• Are consumers developing a more critical disposition towards digital technologies and systematic data collection? And, if so, how does this translate to new practices of cultural consumption and participation? What new bottom-up digital initiatives emerge worldwide to counter the dominance of the dominant platforms? (WP1)
  • What alternative imaginaries and strategies do cultural producers develop to enhance their socio-economic position in relation to digital platforms? (WP2)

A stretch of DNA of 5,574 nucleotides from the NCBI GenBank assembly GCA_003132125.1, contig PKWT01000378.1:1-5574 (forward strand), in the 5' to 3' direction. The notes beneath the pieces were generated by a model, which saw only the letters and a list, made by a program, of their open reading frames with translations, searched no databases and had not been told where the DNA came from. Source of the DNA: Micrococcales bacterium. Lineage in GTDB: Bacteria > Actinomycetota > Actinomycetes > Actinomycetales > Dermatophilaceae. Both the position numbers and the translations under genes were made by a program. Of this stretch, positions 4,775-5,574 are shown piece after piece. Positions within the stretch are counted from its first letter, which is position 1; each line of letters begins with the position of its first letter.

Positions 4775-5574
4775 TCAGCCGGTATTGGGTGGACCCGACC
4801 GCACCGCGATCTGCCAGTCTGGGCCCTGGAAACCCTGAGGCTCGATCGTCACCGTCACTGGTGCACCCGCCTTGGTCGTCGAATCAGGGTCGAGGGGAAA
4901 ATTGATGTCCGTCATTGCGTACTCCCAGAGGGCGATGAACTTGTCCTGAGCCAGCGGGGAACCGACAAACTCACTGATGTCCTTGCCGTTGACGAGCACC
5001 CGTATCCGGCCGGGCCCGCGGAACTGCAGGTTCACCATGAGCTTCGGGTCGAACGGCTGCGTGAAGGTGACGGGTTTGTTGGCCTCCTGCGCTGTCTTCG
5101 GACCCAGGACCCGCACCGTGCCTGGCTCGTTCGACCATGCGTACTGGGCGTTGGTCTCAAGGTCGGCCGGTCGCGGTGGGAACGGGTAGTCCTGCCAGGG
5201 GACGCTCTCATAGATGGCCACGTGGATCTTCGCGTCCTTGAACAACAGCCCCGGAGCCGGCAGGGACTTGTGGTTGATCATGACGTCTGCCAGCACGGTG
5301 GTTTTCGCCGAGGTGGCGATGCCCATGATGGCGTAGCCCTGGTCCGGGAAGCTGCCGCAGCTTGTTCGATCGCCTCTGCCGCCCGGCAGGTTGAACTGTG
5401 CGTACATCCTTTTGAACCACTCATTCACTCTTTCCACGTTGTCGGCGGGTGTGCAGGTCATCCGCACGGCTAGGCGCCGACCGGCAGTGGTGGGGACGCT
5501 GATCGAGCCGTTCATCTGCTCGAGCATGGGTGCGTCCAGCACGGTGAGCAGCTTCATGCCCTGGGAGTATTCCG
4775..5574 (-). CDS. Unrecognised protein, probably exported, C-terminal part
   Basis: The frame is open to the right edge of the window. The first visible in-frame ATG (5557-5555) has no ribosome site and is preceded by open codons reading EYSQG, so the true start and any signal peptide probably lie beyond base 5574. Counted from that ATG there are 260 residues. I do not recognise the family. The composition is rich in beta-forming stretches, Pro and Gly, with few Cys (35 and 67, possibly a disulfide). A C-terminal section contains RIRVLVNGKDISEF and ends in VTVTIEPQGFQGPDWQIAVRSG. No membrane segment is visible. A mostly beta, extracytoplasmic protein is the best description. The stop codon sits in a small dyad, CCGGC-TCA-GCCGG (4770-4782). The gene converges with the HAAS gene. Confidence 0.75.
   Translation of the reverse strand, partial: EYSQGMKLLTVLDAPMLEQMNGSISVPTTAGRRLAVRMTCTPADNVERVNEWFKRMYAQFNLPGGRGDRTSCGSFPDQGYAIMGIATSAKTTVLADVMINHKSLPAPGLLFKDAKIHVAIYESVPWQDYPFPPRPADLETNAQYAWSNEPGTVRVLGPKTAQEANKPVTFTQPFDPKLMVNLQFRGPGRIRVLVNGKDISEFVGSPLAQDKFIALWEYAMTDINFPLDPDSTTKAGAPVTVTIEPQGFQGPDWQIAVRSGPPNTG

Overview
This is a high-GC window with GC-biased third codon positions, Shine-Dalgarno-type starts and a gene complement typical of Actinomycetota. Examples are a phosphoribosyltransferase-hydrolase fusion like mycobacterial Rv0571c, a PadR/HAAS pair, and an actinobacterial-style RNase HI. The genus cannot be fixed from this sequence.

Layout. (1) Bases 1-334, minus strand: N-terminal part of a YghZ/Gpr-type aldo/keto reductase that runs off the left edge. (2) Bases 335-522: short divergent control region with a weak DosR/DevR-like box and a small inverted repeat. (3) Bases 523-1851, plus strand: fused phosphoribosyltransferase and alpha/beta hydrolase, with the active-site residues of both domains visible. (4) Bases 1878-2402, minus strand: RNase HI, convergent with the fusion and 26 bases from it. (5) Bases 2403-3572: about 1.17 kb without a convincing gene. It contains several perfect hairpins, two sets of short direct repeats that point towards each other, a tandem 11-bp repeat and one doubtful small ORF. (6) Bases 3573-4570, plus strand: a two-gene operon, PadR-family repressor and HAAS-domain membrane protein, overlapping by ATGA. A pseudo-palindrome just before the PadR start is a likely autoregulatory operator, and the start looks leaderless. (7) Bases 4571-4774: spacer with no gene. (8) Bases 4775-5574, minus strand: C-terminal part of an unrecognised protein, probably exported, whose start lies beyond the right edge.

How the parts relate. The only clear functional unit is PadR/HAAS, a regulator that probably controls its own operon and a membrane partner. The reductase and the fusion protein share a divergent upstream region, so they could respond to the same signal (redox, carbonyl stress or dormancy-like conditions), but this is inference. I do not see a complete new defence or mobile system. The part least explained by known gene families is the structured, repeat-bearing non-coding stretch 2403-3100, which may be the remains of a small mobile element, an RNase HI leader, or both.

• How do citizens, platforms, and governments imagine the digital in the face of a more critical public opinion? What aesthetic repertoires are drawn upon when new digital surveillance technologies are introduced in public space? What new forms of visual culture are now shaping the cultural imagination? And what are the social and political implications of such imaginations? (WP3)